If you want to get more involved with seed saving, I highly recommend the book, The Complete Guide to Saving Seeds by Bob Gough and Cheryl Moore-Gough. Cheryl is a local Bozemanite and a fountain of knowledge on seed saving.
I don’t know about you but with the gorgeous fall we’ve been having, I still have my tomato and pepper plants in the ground, not to mention all of the cool season crops that continue to produce. A few light frosts have nipped my basil but other than that, this has certainly been the longest growing season that I’ve known since moving here. I feel grateful that our garden continues to produce (although there are certainly days when I want it all to be over!).
I hope you’re having the same problem we are in terms of being inundated with tomatoes this season. In that vein, I wanted to share some of the recipes and preservation techniques that I use to extend garden tomato eating well into the winter.
As long as we have garden tomatoes, there is nothing better than fresh salsa. Here is the simple recipe I use:
3 medium tomatoes (diced, I keep the seeds in the mixture)
1/3 cup onion (we prefer red but white or yellow will be equally delicious)
¼ cup cilantro
1 small jalapeño (finely chopped)
½ cup sweet peppers (this year we have all sorts of lunch box and mini red bell peppers that we use)
¼ tsp cumin
Lime juice and salt to taste
Often, I will just throw all of these ingredients into the food processor, adding the onions and peppers first. I add the tomatoes last and only pulse it a few times so it doesn't get too soupy.
Of course, if I am really scrambling during harvest season and the tomatoes are getting soft or going bad, I will throw a bunch of whole tomatoes in a bag and chuck them in the freezer. I find I do this a lot with cherry tomatoes. I then defrost them and cook them down for sauces. To save space in your freezer, you can puree the tomatoes in a food processor before putting them in containers or bags to freeze.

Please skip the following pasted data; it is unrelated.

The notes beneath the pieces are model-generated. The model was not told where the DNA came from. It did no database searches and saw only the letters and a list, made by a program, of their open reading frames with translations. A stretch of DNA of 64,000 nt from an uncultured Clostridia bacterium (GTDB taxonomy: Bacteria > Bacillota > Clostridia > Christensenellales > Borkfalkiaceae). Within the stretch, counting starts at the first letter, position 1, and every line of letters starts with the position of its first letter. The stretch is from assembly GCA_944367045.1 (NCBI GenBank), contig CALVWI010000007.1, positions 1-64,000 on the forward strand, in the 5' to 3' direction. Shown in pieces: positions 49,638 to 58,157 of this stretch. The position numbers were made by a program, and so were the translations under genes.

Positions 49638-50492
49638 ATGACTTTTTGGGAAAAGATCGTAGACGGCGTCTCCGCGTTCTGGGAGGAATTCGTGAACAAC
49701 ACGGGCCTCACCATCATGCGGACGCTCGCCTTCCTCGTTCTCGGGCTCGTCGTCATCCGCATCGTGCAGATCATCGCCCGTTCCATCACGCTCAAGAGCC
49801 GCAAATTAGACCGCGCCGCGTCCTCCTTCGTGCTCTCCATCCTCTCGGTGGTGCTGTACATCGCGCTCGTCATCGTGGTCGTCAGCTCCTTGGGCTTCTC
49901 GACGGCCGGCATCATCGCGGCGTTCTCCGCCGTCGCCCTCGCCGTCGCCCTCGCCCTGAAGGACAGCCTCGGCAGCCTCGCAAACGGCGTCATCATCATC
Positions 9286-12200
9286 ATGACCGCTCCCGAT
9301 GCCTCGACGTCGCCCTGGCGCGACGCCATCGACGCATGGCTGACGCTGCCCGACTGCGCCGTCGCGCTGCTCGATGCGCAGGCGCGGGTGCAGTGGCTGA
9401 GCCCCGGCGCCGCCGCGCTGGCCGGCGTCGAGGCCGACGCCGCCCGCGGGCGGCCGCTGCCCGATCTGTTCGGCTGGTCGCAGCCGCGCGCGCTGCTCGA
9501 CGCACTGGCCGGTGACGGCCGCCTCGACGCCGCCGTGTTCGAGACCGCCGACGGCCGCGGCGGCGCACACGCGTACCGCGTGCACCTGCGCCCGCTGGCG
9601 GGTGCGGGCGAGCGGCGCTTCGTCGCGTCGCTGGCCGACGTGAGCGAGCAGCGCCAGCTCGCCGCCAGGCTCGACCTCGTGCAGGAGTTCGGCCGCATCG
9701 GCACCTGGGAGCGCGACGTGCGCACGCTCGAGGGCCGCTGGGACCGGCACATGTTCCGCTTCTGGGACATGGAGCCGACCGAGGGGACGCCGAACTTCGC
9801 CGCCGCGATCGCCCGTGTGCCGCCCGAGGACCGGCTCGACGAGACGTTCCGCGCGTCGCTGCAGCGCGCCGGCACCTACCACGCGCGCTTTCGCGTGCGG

Dehydrating is another great option for food preservation and one of the better ways to retain many of the nutrients in the food. Roma tomatoes are excellent candidates for dehydrating because they are more fleshy than juicy. I often have them as a healthy snack or throw them into a pesto dish - again, another easy meal.
What I don’t do is a lot of canning. I find that after dicing the tomatoes, boiling them down, straining them and prepping the jars, my kitchen has exploded. If you’re like me, tomato sauce is smeared across the counters, on dishrags and on oven mitts and all I have to show for it are 6 pints of canned sauce. For me, it’s a lot of effort, time and energy for very little yield. I always like to weigh the input of time/resource use vs. my output. I’m sure if it were done in larger batches, all the water, energy and time would be worth it but I prefer the taste of my other preservation options, so it’s my last resort.
One of the principles in permaculture is to not only obtain a yield (e.g. tomatoes from the garden) but to extend that yield in time. In cold climates, learning how to preserve food is especially important. There is nothing more disappointing to the palette then a tasteless pale red tomato from the grocery store in the dead of winter. With the preservation techniques that I use, we are eating tomatoes from the garden well into March.
If you have any special ways that you preserve your harvest, I would love it if you shared them in the comments below.